World Screen: Re-Gender Tackles Provocative Topic
By Kristin Brzoznowski
NEW YORK: TV Formats shines a spotlight on the docureality format Re-Gender, in which men and women are given the chance to experience life as the opposite gender.
The series, sold by Armoza Formats, watches as five men and women ages 25 to 35 explore the nature of their own sex as well as the other gender’s.
“The first time we saw the show was prior to its broadcast on Israel’s Channel 10,” explains Avi Armoza, thefounder and CEO of Armoza Formats. “We loved the idea straight away—it felt like an incredibly relevant and particularly undealt with topic that would have a real impact and resonance for both the industry and viewers. The idea of taking people with issues against the opposite gender and allowing them to experience a journey of understanding by truly going through difficulties of the other sex struck a chord—there is such a truth behind this format and thus it has great potential for all audiences. And it’s a topic that has only become more relevant with time—there are still inequalities and prejudices hidden behind a seemingly more equal society, and we hope to shed light on this through a very real and entertaining viewing experience.”
The show made its debut on Channel 10 during prime time, where it raised the average share by 30 percent. “While it performed well in Israel and grabbed the attention of the industry, it was launched at a time when scripted reality and glossy shows were at their peak,” says Armoza. “Since then the market has moved toward much more realistic and authentic viewing experiences, looking for deeper truths and social experiments that challenge the norm.”
The format has since been adapted for Germany’s ZDFneo and India’s Arré. In Germany, it launched in a time slot typically reserved for scripted series and achieved higher ratings than previous successful fiction shows, Armoza says. It also attracted younger viewers to the public broadcaster. Last month, a local version of the series began streaming on India’s new online platform Arré as its flagship program, marking the country’s first social-experiment, digital reality show.
The Indian adaptation stayed quite close to the original idea, though the number of episodes was double the count. “The Indian version, while focusing on the physical transformation of the participants, has an even stronger emphasis on the mental and emotional transformation,” says B. Saikumar, founder and managing director of Arré. “This is most relevant in India, where gender roles and definitions have begun to change and are now evolving with time and are therefore a subject of animated conversation and heated debate. Arré Ho Ja Re-Gender has launched at a time when gender equality and stereotyping are centerstage issues in the national discourse.”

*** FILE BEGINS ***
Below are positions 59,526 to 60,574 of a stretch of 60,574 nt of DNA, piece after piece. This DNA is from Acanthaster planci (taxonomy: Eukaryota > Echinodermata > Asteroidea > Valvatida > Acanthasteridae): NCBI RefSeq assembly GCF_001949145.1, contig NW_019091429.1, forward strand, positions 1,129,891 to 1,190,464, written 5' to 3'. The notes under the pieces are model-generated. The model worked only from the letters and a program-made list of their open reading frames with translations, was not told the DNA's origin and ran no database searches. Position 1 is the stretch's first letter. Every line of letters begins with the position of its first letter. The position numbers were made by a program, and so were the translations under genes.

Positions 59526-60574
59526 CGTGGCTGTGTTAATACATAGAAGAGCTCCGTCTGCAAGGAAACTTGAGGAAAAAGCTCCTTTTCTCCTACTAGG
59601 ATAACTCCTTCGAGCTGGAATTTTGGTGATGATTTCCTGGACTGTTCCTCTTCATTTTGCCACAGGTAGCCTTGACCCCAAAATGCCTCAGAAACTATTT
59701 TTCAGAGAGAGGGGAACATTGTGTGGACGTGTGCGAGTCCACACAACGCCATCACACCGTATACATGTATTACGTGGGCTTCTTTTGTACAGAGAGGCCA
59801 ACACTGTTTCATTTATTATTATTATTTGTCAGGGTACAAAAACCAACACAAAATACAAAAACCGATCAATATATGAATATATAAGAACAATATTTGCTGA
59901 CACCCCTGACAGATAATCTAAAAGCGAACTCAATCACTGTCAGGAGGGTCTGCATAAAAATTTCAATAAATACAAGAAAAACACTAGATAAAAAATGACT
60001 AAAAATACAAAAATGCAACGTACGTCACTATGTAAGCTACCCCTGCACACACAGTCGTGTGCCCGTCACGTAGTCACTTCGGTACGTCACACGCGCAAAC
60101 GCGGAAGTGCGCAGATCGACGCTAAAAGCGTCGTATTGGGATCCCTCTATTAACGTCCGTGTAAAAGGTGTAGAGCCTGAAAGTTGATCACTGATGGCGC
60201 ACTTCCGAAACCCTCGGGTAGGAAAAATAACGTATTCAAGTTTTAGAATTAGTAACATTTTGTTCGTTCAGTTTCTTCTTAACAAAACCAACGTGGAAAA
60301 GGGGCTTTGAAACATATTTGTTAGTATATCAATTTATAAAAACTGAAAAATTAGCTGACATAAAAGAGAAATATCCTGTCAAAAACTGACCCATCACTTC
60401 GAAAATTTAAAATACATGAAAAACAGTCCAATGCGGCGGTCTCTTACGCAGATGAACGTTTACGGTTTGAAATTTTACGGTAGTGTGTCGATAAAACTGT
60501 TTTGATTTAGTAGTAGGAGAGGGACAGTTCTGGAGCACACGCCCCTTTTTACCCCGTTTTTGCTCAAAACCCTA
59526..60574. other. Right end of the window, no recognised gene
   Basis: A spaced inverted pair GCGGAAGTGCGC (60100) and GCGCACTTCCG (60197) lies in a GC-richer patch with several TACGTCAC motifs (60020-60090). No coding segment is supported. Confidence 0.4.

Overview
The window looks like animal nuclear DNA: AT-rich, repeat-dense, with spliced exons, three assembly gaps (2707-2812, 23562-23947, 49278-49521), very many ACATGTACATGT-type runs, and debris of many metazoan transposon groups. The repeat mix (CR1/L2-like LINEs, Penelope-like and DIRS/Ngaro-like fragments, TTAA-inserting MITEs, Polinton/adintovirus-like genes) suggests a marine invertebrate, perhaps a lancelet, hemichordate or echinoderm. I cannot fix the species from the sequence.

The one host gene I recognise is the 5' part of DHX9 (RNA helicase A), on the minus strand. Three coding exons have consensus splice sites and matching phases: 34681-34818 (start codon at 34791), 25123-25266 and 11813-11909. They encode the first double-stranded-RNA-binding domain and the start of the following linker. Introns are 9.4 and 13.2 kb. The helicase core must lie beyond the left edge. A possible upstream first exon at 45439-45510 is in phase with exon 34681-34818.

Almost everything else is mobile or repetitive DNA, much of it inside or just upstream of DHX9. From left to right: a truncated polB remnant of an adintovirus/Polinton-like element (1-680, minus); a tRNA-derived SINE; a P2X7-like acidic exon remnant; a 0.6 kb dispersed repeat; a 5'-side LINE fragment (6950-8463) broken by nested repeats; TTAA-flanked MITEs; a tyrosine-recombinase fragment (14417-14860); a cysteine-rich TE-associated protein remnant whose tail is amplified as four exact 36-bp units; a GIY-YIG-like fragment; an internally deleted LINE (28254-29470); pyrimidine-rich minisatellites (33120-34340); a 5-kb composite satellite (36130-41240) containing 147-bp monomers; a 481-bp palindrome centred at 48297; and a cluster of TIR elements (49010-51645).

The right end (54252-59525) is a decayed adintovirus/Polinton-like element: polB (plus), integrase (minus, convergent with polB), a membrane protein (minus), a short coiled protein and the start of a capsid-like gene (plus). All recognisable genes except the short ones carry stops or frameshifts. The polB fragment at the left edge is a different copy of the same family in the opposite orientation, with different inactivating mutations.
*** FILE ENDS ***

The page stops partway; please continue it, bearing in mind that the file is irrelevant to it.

Saikumar adds, “The show is the first of its kind in India and has received an overwhelming response from users. The debate has been further stoked thanks to this show. As the show progresses into true threedimensional transformation of the physical, emotional and mental elements of the participants’ journeys, we only expect viewership, engagement and societal impact to go up further.”
Armoza cites two main challenges that must be addressed when producing a psychological social experiment, and two key elements to stick to in the adaptations. “Regarding the challenges, the first revolves around making the experiment as real as possible so that the journey is believable for all and can have the most impact for the participants and viewers. Any experiment that fakes it too much or isn’t believed enough by the participants and those surrounding them will not only make for bad TV, it will also make for a bad experience.
“With this in mind, the second challenge is to maintain the above while providing the right amount of support for the participants along the way,” he continues. “In Re-Gender the elements of emotional support are incredibly important—not just for the viewers to understand what they’re going through and how it feels, but for the participants to be protected to the right level while still allowing them to experience the tough journey.”
Armoza explains that the two main elements that are crucial to the format are related to its challenges.
“The first is casting—you want to find people who will be able to visually transform to create a real and believable experience throughout, so that the impact is truly felt by all. The second is to have a clear path prior to shooting in regard to what you want each of your characters to achieve in this experiment. In this way you can plan the production accordingly to help them reach this goal, so that by the end of the experiment they come out with new thoughts and conclusions about their personal world and their relationship with their surroundings.”
With the success of the currently-streaming Indian adaptation, Armoza says that the format has been garnering a lot of interest lately internationally. “At the moment we are working with a few partners on this show, including a company in the U.S. interested in a local adaptation, and we look forward to taking this format to more cultures.
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